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Horse Breeds - The Icelandic Horse

Horse Breeds - The Icelandic Horse
It's time to tölt! Learn all about this small-but-sturdy breed.

The next time you’re at an equine expo with a breed display, make sure you seek out the stalls containing Icelandic Horses. Never seen an Icelandic Horse up close? If you spot a smallish, but sturdy-looking horse with an extremely fluffy and thick mane and tail check the stall sign--you’ve probably found an Icelandic Horse!

Iceland is a sparsely-populated island located in the North Atlantic Ocean northwest of Canada and northeast of Europe. If you’re flying to Great Britain from New York, you’ll probably fly over it. The island’s terrain is rocky, rugged and wild, and some parts of central Iceland can only be reached on horseback.

Icelandic Horses have been around since the 9th century, when Viking settlers brought horses with them to Iceland from Norway and the British isles. For years, these hardy little horses were the only mode of transportation for the Icelandic people.

The breed has changed little since its birth, because for more than 1,000 years importing horses to Iceland has been banned. So, no outside horses or different breeds have been bred to the horses living on the island. The Icelandic breed is considered very pure.

In the 1940s, Icelandic Horse breeders began sharing their mounts with the outside world. According to the United States Icelandic Horse Congress, there are around 70,000 Icelandic Horses in other countries. There are only 4437 registered Icelandic Horses in the United States, but this number is growing as more riders learn about the breed at horse expos and breed shows around the country.

Icelandic Horses range in size from 12 to 14.2 hands. They come in all equine colors and sport bushy, full manes and tails. They are strong little horses, with plenty of stamina. Although they are pony size, Icelandic Horse can carry most adults easily.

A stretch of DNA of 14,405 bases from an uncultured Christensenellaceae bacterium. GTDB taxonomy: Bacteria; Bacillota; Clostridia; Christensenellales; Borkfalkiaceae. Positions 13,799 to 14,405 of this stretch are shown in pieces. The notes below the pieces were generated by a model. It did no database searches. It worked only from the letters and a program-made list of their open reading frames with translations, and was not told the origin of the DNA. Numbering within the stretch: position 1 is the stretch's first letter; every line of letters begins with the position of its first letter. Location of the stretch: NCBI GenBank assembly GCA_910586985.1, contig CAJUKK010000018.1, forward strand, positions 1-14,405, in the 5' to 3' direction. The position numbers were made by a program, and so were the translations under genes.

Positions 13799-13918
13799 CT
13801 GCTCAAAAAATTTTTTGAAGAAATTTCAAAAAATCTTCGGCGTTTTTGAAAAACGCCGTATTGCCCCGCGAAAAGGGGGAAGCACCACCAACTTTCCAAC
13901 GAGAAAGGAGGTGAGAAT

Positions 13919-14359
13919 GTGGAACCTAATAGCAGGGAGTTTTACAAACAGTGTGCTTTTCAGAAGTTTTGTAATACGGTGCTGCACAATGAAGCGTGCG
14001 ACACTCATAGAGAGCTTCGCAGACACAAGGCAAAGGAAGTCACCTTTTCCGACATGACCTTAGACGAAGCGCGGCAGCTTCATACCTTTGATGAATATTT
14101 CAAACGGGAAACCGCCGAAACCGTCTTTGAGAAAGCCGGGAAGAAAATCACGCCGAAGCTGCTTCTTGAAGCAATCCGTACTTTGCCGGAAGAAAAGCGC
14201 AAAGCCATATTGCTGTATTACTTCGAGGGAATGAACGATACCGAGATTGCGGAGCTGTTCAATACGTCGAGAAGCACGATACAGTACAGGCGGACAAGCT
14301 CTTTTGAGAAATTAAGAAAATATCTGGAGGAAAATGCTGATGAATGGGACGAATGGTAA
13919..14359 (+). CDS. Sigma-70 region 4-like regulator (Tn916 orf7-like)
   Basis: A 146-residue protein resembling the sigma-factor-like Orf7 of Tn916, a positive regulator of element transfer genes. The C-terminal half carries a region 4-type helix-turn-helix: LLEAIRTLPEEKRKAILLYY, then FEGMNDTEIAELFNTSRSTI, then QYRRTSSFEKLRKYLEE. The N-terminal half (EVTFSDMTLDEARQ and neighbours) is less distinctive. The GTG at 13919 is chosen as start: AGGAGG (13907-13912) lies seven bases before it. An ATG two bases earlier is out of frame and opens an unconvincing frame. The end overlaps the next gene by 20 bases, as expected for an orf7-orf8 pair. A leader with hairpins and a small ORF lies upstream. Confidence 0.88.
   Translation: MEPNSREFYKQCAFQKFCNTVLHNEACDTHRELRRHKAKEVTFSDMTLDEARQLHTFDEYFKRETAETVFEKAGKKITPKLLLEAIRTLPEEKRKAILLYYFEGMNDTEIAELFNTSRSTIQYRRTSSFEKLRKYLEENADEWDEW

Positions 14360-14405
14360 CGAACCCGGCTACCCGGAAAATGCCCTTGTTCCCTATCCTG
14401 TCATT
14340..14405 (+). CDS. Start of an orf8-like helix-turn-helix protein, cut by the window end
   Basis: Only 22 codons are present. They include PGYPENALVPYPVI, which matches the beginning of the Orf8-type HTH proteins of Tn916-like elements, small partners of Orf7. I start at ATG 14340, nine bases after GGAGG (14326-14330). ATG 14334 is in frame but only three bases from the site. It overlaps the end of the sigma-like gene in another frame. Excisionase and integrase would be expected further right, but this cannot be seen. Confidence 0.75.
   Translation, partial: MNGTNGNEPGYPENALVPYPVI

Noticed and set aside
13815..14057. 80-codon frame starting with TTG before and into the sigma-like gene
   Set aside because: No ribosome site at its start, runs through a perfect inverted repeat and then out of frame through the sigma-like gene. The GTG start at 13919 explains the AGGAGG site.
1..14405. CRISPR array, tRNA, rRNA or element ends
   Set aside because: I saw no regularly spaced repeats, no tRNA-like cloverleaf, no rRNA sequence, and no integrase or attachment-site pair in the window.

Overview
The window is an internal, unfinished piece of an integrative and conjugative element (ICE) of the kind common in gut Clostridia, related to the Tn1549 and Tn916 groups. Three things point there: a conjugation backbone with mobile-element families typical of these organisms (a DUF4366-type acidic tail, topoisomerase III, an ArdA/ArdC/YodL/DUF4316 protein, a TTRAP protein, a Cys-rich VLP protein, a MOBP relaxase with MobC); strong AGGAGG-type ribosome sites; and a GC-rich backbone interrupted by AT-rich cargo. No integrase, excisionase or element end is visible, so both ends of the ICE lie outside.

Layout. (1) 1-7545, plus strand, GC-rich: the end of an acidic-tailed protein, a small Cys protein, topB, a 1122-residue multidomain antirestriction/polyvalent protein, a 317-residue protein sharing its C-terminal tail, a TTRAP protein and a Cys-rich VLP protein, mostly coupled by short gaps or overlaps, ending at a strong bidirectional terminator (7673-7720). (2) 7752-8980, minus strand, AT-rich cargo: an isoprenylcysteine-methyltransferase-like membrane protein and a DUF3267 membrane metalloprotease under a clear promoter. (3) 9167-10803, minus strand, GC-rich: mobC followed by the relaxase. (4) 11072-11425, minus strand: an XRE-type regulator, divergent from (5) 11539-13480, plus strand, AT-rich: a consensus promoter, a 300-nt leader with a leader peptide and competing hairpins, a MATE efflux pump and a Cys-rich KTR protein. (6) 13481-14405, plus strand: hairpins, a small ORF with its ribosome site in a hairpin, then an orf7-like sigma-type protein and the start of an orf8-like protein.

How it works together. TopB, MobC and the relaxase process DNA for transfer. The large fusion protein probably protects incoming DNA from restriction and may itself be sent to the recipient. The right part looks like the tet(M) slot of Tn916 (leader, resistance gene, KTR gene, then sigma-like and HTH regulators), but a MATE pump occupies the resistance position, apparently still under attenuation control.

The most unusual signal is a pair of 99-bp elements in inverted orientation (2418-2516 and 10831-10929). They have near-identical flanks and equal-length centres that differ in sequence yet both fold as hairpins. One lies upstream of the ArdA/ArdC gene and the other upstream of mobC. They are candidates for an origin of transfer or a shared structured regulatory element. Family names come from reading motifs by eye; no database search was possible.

Because they mature late, Icelandic owners don’t usually back their horses until they are five years old. They are hardy and healthy, and many Icelandics are ridden into well into their 20s.

An Icelandic Horse may have five natural gaits. Apart from walk, trot and canter, Icelandics can tolt. The tolt is a four-beat running walk that can cover a lot of terrain at a fast pace. This is a smooth gait and is comfortable for the rider. Many Icelandic Horses can also do the lateral flying pace, a racing gait that can reach speeds of 30 miles per hour!

Icelandic horses have a reputation for being patient and forgiving with new riders in the saddle. But they are lots of fun for experienced equestrians too. Breed fans say that their Icelandic Horses are friendly and inquisitive, and that they form strong bonds with their humans.

Icelandic Horses are always given Icelandic names. Most have a personal first name and a surname which is usually the name of the farm where the horse was bred. For example, there is a pretty palomino stallion in California named Flygill Fra Mosfellsbae. Flygill is his personal name, Fra means from and Mosfellsbae is the name of the farm where he was raised.

A good place to find out more about Icelandic Horses is the United States Icelandic Congress website at The site has tons of information about Icelandic Horse farms, stallions, local clubs, trainers and fun programs that you can participate in with your Icelandic Horse.



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